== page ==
5. If you selected Send script execution output to e-mail recipients, under Template, select the template to use for the e-mail.

  6. Select OK. The Follow-up Action screen closes, and the automated action is assigned to the trigger.
    image032.png
    Automated actions assigned to a trigger


Advanced Features and Topics

This section gives additional information about the Automated Actions feature and how it can be fine-tuned.

 Assigning Automated-Actions Permissions to User Roles

A user cannot set up an automated action unless they have two permissions – Create Automated Actions and Configure Incident Triggers.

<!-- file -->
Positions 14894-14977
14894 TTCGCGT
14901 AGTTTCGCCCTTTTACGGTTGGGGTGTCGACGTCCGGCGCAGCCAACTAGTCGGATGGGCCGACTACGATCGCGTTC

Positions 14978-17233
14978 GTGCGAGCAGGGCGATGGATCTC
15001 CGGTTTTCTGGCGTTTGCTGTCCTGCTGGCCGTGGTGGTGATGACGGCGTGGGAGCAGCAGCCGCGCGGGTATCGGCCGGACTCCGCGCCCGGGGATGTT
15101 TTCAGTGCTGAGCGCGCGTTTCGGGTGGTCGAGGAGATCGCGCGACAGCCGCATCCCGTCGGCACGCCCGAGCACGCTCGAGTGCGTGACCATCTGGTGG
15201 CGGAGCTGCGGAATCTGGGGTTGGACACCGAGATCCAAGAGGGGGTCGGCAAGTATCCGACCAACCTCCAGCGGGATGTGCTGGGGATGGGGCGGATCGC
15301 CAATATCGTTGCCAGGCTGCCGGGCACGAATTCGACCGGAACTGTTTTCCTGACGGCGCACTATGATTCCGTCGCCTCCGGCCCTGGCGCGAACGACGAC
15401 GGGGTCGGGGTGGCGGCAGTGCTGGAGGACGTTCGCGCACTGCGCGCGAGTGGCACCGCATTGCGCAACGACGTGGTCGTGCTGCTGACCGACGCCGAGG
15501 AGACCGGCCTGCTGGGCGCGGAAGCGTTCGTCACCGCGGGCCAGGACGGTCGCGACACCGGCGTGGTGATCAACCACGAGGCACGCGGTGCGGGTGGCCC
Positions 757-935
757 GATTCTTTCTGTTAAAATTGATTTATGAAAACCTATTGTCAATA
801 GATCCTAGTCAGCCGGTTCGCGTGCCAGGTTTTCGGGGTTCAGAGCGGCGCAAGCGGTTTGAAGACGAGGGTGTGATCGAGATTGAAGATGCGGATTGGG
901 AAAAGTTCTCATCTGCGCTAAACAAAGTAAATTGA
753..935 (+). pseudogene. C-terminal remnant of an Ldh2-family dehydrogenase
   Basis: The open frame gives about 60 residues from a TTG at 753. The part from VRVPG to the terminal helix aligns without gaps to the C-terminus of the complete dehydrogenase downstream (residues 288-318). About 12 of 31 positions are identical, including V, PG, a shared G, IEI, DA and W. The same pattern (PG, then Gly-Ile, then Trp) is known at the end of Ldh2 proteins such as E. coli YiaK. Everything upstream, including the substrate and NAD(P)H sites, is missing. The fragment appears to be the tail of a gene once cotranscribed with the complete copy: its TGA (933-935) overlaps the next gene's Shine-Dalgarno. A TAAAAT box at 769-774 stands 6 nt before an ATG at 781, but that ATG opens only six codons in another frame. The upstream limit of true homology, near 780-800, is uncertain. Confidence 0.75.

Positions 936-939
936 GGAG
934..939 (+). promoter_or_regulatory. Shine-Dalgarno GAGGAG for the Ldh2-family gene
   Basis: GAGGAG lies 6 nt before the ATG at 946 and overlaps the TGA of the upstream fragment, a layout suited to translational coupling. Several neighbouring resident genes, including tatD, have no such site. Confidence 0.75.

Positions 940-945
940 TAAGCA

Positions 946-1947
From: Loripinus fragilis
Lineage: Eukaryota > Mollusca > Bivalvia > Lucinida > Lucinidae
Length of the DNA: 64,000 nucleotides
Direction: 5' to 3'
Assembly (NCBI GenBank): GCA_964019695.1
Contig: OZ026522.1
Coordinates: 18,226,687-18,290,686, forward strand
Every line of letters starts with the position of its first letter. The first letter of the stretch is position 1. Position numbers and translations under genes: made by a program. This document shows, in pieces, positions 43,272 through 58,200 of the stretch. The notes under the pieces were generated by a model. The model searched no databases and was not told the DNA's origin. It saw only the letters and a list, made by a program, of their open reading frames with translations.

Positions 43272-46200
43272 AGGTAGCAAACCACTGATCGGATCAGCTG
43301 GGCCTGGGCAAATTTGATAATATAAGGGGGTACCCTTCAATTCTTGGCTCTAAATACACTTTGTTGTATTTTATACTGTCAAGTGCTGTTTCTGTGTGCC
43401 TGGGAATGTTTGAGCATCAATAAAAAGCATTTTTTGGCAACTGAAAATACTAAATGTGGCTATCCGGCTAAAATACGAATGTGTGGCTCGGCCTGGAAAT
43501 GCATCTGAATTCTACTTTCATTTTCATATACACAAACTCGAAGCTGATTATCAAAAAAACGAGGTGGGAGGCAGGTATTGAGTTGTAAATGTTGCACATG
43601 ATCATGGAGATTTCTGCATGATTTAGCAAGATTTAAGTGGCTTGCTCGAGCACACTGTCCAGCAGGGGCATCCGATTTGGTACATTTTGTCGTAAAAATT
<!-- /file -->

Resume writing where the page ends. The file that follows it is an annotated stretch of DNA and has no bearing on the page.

NoteA user who has the Create Automated Actions and the Configure Incident Triggers permissions can even set up an automated action that uses a Script Action for which they do not have the permission to run manually.

The Create Automated Actions permission can be assigned to any roles that are locally created within the organization. Initially, it is assigned to two roles:

  • Configuration owner
  • Automation Admins: This role is built-in, and has the Create Automated Actions permission by default. No users are assigned to it initially.

The Create Automated Actions permission can be assigned to users or roles by the Automated Actions setup wizard (see Automated Actions Setup Wizard, above), but it can also be managed manually in the organization’s Security Policy. The Configure Incident Triggers permission can only be managed manually in the Security Policy.

To assign the Create Automated Actions and Configure Incident Triggers permissions to a role in the organization: